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Offline Rama Set

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Re: Failures of AWT
« Reply #40 on: October 01, 2014, 06:24:56 PM »
What are you talking about?  There is the entire mass of a very large star making up a black hole.

I was under the impression that black holes consumed matter and released it as energy. I'm not a physicist.

A black hole is created when a star over a certain mass threshold collapses, due to its fusion reaction ceasing.  The gravitational force compacts the matter in to a singularity, making the newly formed black hole's gravitational field extremely strong.  Anything that crosses the event horizon, cannot escape, including energy.  The energy consumed eventually is radiated back out via Hawking Radiation. 
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Re: Failures of AWT
« Reply #41 on: October 01, 2014, 06:28:56 PM »
What are you talking about?  There is the entire mass of a very large star making up a black hole.

I was under the impression that black holes consumed matter and released it as energy. I'm not a physicist.

A black hole is created when a star over a certain mass threshold collapses, due to its fusion reaction ceasing.  The gravitational force compacts the matter in to a singularity, making the newly formed black hole's gravitational field extremely strong.  Anything that crosses the event horizon, cannot escape, including energy.  The energy consumed eventually is radiated back out via Hawking Radiation.

So a black hole basically retains the same amount of matter that the collapsed star had?

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Offline markjo

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Re: Failures of AWT
« Reply #42 on: October 01, 2014, 07:10:26 PM »
What are you talking about?  There is the entire mass of a very large star making up a black hole.
This may not be strictly true.  Some quantum physicists believe that black holes are possible at the quantum scale.  In fact, I seem to recall a lot of people freaking out when they heard that the LHC could possibly create some of these sub-atomic black holes.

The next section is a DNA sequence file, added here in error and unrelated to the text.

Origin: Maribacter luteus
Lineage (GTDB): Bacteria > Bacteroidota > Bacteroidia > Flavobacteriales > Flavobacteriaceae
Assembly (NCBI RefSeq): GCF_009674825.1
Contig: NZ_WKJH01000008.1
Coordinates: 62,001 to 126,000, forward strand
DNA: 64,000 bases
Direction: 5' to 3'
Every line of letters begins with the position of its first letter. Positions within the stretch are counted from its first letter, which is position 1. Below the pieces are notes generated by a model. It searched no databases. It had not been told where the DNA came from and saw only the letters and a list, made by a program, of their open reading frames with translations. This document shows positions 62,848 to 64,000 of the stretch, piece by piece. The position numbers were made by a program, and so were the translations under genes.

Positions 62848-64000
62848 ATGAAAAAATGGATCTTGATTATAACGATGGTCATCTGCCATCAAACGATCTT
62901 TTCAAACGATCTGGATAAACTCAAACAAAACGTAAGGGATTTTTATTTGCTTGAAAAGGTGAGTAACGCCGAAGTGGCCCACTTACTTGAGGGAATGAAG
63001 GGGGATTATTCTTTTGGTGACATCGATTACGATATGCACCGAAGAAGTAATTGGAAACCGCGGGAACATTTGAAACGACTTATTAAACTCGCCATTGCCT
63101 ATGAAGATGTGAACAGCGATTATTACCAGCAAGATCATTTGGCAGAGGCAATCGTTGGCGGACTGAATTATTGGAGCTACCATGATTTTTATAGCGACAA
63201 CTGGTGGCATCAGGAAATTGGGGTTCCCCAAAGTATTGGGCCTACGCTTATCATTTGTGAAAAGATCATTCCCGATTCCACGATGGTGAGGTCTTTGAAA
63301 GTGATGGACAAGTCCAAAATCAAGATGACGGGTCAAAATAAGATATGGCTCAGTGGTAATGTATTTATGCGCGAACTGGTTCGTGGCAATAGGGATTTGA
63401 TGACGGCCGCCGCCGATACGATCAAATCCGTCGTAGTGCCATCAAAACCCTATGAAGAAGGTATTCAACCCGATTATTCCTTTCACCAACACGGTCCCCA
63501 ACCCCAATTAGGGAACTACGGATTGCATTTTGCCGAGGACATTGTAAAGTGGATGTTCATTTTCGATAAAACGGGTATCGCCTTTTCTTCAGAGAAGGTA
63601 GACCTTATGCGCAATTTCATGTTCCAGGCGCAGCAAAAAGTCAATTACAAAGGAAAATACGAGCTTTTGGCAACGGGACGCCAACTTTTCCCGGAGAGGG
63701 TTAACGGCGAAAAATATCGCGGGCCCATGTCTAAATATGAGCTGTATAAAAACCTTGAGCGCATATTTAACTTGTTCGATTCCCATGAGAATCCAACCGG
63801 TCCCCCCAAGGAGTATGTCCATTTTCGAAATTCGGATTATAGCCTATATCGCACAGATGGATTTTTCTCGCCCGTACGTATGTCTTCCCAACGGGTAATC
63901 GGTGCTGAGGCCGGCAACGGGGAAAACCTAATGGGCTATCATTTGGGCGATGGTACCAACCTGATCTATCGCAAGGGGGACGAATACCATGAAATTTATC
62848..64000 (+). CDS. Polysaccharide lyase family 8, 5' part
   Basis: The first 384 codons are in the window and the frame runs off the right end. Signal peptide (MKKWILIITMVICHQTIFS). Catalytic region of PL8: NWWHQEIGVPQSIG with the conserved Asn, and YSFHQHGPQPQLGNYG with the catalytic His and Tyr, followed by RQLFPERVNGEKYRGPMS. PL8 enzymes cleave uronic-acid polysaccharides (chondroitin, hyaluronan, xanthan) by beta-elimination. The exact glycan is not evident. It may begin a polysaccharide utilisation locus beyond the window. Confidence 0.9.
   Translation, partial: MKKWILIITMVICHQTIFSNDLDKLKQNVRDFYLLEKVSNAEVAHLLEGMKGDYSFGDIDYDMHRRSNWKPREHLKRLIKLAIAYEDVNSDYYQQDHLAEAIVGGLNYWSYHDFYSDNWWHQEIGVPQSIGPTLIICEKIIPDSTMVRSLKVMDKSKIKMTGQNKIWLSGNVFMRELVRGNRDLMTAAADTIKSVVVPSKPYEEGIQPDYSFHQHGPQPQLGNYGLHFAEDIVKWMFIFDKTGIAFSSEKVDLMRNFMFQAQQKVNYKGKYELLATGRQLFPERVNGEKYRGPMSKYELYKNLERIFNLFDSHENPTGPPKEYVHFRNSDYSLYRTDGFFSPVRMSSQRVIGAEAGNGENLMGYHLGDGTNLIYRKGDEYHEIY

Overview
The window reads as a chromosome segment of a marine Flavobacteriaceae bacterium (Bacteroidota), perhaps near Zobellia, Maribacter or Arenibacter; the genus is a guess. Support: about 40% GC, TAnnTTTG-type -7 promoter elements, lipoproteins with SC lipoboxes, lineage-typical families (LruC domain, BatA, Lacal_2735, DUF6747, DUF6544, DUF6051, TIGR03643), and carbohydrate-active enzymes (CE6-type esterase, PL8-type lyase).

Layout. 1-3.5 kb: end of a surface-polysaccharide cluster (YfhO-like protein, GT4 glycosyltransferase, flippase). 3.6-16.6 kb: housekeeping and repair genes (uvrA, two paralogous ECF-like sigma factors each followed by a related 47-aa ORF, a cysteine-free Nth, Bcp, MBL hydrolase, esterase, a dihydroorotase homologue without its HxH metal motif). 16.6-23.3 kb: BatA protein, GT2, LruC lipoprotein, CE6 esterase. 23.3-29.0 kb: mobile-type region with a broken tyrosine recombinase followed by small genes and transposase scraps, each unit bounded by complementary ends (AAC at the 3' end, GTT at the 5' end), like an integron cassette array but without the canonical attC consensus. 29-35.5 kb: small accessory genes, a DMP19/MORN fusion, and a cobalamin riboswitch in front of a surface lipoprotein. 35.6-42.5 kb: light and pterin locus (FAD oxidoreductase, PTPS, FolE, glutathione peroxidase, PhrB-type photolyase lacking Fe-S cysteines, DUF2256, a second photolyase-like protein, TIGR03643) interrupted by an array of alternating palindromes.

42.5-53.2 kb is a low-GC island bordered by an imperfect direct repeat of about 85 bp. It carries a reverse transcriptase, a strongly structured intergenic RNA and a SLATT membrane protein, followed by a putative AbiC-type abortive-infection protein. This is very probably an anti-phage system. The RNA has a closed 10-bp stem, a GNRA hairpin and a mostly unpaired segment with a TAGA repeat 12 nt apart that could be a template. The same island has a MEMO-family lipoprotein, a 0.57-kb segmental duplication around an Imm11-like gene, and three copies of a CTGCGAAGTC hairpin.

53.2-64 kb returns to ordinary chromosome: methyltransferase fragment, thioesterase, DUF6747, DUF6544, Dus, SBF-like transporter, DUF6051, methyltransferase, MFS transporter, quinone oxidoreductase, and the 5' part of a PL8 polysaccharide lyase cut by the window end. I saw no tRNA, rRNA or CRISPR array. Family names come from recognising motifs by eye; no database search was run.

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Offline Rama Set

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Re: Failures of AWT
« Reply #43 on: October 01, 2014, 07:29:59 PM »
What are you talking about?  There is the entire mass of a very large star making up a black hole.
This may not be strictly true.  Some quantum physicists believe that black holes are possible at the quantum scale.  In fact, I seem to recall a lot of people freaking out when they heard that the LHC could possibly create some of these sub-atomic black holes.

Yeah, but those are strictly hypothetical and not possible outside of extreme circumstances, like those in the LHC which have not occured in our universe for 13B years.

What are you talking about?  There is the entire mass of a very large star making up a black hole.

I was under the impression that black holes consumed matter and released it as energy. I'm not a physicist.

A black hole is created when a star over a certain mass threshold collapses, due to its fusion reaction ceasing.  The gravitational force compacts the matter in to a singularity, making the newly formed black hole's gravitational field extremely strong.  Anything that crosses the event horizon, cannot escape, including energy.  The energy consumed eventually is radiated back out via Hawking Radiation.

So a black hole basically retains the same amount of matter that the collapsed star had?

Yup.
Th*rk is the worst person on this website.